The borderlands of the U.S. and Mexico are often misrepresented as deserted wastelands filled with contraband, dubious characters, and unwelcoming industrial cities. The essence of the borderlands region is far more complex, enriched not only by the mingling of diverse cultures, but also, notably, an astonishing diversity of life resulting from the merging of arctic and tropical climates in a convoluted topography.
Given their awareness of the rich biodiversity in the borderlands, scientists, land-managers, conservation groups, and agencies strive to understand, map, protect, and restore the connections wildlife need to move from one country to the other—keeping ancient territories and migratory routes open.
In an attempt to unify and catalog the efforts of these groups, Wildlands Network has produced the first Borderlands Connectivity Report to introduce decision-makers to different aspects of connectivity in the Mexican states of Sonora and Chihuahua, which lie immediately south of the U.S. border.
Borderlands Connectivity Report
The report shows that Mexico has engaged in some serious conservation endeavors, ranging from wildlife crossings on highways to core-area designations for critical connectivity landscapes along the international border. In addition to highlighting these and other specific actions to enhance connectivity, the Borderlands Connectivity Report includes data from wildlife research in this region.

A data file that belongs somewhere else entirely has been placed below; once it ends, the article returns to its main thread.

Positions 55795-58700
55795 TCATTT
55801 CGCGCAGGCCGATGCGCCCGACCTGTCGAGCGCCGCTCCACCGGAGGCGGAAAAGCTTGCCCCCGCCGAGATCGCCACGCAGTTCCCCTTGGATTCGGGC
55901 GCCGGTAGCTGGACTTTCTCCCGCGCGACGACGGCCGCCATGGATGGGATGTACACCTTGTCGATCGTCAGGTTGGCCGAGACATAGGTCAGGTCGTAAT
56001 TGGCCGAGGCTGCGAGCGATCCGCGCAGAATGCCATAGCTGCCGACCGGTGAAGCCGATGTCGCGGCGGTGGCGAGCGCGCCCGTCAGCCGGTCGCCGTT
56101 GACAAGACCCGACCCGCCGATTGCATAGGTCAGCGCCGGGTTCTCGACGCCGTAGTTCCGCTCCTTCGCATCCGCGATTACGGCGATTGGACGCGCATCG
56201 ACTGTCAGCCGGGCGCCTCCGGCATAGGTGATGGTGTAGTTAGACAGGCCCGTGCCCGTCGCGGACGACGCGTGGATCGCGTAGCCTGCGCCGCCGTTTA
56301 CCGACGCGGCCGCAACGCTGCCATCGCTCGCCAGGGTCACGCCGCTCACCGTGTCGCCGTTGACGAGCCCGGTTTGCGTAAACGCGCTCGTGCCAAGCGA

These data include the U.S. Fish & Wildlife Service’s latest jaguar connectivity model; areas of activity for pronghorn populations in Sonora; and notable records of individuals at or crossing the border, including bison in Chihuahua and a lone pronghorn sighted in a private, protected area of Sonora as he tried to reunite with his herd north of the existing vehicle barrier in the Animas Valley of southwest New Mexico.
Not every research effort yields information that can be put on a map, yet the data we were able to compile already highlights some of the areas that will be most impacted by new sections of border wall as planned.
Mapping for the Future
Corridors we’ve known about for many years (from anecdotal reports and landowners’ experience) are being documented now more than ever, coming to life in maps that help those unfamiliar with the region understand the flow of life at the border. We are reaching out to partners and researchers for more information we can use in the next iteration of this report, where we will also add relevant data for the U.S.
Our hope is that decision-makers from both countries who have the power to impact the borderlands will use this report as a resource to understand how wildlife corridors, especially those used by endangered wildlife, may persist beyond shortsighted policies. Only through understanding these live-linkages can people learn to appreciate the borderlands for the wonderful, biodiverse, and welcoming landscapes they really are.
Check out the maps below to see our recommendations for areas along the border in need of mitigation to reduce habitat fragmentation for target species. You can also see the raw GIS files analyzed in this report.